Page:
He walks into the team’s spring-training clubhouse, gets into his uniform and goes to the opposite side of the room, sitting down beside a teammate to see how he’s doing. As the catchers prepare to board vans for the short ride to fields down the street, he grabs bottles of water and begins tossing them to his masked mates.
The truth is, he showed enough during a late-season call-up to be strongly considered for more major-league duty.
“I like talking to and being with my teammates, but talking to them also is part of the job,” he said. “A catcher is considered a leader and you need to know as many things about your teammates, both on and off the field. You never know what kind of information you are going to learn. You know who to push and who to be easier with.”
A year ago, nobody in the Bay Area knew anything about Vogt, except for family in his native Visalia. He was a 12th-round draft pick by Tampa Bay in 2007 and was in the major leagues for 18 games in 2012 as an outfielder, catcher and first baseman. He was hitless in 25 at-bats.
Last April, Tampa Bay sold Vogt’s contract to Oakland. He spent the early part of the season with Triple-A Sacramento, was called up briefly in June, went back down and returned to Oakland for good in July.
The left-handed hitting Vogt started to play some against right-handed pitching, sharing duty with Derek Norris, then more and more. John Jaso, the team’s other catcher, was dealing with a concussion.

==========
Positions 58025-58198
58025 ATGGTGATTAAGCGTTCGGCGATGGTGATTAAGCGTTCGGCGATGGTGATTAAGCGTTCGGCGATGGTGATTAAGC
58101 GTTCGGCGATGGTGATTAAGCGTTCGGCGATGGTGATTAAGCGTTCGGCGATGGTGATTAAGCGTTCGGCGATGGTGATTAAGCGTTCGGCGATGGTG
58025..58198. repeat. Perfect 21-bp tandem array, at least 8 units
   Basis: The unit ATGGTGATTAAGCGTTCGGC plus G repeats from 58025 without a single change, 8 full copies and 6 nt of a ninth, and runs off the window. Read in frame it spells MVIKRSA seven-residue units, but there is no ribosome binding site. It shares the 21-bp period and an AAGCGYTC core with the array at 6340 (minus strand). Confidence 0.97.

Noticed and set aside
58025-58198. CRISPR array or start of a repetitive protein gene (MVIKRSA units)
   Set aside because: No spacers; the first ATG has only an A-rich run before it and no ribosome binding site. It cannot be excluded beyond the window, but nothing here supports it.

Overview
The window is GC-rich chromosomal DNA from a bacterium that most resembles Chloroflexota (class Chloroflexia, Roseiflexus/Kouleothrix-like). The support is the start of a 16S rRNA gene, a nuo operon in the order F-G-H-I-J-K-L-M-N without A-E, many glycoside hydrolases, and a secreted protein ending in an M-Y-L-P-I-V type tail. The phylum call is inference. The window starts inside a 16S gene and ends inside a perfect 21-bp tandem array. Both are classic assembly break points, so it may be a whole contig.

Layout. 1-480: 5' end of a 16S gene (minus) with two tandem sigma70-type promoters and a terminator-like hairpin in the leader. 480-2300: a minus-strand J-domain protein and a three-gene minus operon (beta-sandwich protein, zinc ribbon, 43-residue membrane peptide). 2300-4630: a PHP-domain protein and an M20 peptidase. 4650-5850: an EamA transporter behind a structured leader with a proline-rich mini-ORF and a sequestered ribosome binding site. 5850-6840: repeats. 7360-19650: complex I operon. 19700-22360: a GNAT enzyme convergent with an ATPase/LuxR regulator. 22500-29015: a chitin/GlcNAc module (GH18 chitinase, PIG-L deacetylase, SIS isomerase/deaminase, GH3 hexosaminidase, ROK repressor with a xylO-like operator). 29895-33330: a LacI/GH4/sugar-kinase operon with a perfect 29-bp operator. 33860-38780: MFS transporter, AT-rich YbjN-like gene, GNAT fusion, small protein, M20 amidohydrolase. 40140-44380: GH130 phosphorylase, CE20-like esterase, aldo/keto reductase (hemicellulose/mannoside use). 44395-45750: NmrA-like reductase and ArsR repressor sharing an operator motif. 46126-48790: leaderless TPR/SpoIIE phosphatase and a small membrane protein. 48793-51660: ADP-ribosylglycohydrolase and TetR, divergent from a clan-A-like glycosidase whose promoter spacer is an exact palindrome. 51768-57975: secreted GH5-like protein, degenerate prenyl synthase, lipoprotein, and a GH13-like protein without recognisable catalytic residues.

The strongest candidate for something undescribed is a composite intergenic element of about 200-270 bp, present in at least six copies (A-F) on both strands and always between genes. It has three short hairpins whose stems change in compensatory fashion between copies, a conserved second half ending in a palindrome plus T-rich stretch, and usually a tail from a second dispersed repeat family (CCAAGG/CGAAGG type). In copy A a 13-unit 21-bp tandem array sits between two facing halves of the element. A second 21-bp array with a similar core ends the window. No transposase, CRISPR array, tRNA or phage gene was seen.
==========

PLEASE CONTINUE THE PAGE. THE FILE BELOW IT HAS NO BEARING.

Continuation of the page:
Manager Bob Melvin and the coaching staff liked the way Vogt handled the pitchers, and so did the pitchers themselves.
“He’s easy to work with. He has a good idea of what guys want to throw and what they should throw,” starting pitcher Jarrod Parker said. “He’s a very likable guy, has a great sense of humor. He can help us.”
The team went 8-0 in Vogt’s first eight starts and was 27-13 in games that he started. He finished with a .252 batting average with four home runs and 16 RBIs in 47 games. He also showed a strong, accurate arm in going after potential base stealers.
The best was yet to come. In Game 2 of the ALDS, Vogt guided Sonny Gray to a 1-0 victory against Detroit’s Justin Verlander. Vogt also delivered the game-winning hit in the bottom of the ninth inning.
“Everything about that night was something you dream of,” said Vogt. “Going toe-to-toe with the best pitcher in baseball and then getting that hit . . . it was amazing. Now I’m here and get an opportunity to catch this staff again. I want to help us keep it going.”
NOTES: Position players reported Wednesday and will have their first full workout Thursday, including some live hitting. Melvin will deliver his speech to the team “with some issues from last year that will be prevalent again, with a few new tricks,” he said. ... The A’s are expected to have more team speed, leading to more steal attempts, “and more hit-and-runs,” Melvin said. ... LHP Joe Savery, picked up on waivers from the Phillies, looked strong in his first bullpen session in front of Melvin and most of his coaching staff.